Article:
MEET THE PUBLICIST: MELISSA DAVIS- RUBY PRESS

MEET THE PUBLICIST: MELISSA DAVIS- RUBY PRESS

This interview came from Fashionpr.com
FashionPR.com: A little about yourself: 

I own Ruby Press, a boutique fashion/lifestyle PR agency based in Berkeley, CA. Prior to founding the agency, I was a fashion editor, with 12 years of experience (8 years in New York City at Harper’s Bazaar and Mademoiselle, and 4 years in California with Lucky Magazine and 7×7, a San Francisco city magazine). In 2003, my husband Sam joined Ruby Press as my business partner, we opened our Event Division in 2006, and in 2007 started our popular blog, the Ruby Press Blog.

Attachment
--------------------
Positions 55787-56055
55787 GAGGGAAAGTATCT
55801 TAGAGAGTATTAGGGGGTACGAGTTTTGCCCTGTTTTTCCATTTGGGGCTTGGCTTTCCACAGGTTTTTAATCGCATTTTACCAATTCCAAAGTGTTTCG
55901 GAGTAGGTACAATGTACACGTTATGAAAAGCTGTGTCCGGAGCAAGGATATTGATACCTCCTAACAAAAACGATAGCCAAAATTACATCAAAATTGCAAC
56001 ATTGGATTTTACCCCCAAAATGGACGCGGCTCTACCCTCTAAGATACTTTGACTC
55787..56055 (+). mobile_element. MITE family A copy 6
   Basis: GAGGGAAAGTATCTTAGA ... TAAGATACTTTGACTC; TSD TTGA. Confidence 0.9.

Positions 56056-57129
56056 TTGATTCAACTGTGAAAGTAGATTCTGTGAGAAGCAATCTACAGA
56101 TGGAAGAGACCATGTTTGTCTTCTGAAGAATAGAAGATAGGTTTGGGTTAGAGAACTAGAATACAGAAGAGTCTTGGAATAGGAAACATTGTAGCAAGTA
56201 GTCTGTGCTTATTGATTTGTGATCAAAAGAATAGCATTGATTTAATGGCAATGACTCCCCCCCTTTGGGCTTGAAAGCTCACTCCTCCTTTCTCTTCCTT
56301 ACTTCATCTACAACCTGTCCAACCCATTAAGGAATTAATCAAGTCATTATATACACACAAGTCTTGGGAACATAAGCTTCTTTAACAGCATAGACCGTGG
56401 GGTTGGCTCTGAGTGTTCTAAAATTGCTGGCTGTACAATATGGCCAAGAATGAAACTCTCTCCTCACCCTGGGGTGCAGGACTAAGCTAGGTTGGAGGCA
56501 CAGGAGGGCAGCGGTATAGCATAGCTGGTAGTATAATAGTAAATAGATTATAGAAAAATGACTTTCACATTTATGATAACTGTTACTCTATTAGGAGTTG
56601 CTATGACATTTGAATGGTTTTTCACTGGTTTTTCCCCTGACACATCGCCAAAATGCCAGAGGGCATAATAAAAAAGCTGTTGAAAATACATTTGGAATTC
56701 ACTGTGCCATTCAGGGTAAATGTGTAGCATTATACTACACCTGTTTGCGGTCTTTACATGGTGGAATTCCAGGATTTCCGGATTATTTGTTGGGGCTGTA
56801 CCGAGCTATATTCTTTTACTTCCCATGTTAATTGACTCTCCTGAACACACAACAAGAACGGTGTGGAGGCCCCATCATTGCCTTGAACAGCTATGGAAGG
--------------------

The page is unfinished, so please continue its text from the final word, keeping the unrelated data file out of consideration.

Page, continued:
fashionPR.com: Where did you work before founding your FashionPR firm?:

I started my career as a fashion editor in New York City in September 1992. My first job was at Harper’s Bazaar, and Liz Tilberis’ first issue had just hit the stands, which sent shock waves through the fashion industry and editorial community. Hearst had brought her from British Vogue to turn Harper’s Bazaar around, and she very quickly made it THE fashion magazine to watch. She hired top talent: the very best editors were there and many of the top fashion photographers were on exclusive contract with the magazine. I learned from the very best, and loved the team I worked with. It was quite a thrill to live out my dream job. In 1995, I was hired as a fashion market editor at Mademoiselle Magazine. I spent 5 great years at Mademoiselle, and was quickly promoted to a senior editor position, but as my 30th birthday approached, I felt like I needed a new challenge and a new life.

fashionPR.com: Why did you start your fashion PR firm ?